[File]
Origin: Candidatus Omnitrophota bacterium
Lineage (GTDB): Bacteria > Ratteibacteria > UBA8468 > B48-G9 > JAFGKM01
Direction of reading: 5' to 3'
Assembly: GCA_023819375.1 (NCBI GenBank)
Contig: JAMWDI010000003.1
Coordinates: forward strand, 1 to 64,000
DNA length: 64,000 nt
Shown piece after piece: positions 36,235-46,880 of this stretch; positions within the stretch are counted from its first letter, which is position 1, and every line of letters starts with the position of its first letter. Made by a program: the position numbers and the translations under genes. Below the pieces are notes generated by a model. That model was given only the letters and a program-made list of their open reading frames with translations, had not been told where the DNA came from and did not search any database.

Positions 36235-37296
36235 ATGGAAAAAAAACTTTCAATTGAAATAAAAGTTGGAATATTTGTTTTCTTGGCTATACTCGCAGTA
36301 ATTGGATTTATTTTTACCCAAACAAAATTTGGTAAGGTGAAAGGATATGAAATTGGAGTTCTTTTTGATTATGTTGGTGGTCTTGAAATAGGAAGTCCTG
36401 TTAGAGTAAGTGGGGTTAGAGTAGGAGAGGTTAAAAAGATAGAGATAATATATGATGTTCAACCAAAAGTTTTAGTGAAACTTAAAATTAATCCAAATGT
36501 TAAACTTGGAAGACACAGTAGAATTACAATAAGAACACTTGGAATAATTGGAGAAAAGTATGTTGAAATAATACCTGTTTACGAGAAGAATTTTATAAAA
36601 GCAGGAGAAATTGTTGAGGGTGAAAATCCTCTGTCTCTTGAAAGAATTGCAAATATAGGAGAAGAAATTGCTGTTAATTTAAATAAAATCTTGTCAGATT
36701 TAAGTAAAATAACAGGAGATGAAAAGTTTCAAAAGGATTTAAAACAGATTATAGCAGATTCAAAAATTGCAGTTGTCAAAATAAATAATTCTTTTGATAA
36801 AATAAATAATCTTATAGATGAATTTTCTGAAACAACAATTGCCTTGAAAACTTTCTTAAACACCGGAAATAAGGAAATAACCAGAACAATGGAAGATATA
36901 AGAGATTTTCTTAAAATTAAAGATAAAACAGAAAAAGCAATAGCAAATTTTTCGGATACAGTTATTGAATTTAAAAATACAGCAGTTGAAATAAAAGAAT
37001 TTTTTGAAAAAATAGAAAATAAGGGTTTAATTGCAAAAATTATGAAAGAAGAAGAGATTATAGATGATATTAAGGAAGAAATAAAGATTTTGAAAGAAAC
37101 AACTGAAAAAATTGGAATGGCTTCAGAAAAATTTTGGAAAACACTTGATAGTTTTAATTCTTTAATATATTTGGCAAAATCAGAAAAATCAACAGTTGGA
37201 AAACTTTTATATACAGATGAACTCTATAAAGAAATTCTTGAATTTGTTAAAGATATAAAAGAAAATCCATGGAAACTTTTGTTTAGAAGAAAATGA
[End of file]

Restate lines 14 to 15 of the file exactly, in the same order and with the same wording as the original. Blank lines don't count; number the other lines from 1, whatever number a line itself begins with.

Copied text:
36601 GCAGGAGAAATTGTTGAGGGTGAAAATCCTCTGTCTCTTGAAAGAATTGCAAATATAGGAGAAGAAATTGCTGTTAATTTAAATAAAATCTTGTCAGATT
36701 TAAGTAAAATAACAGGAGATGAAAAGTTTCAAAAGGATTTAAAACAGATTATAGCAGATTCAAAAATTGCAGTTGTCAAAATAAATAATTCTTTTGATAA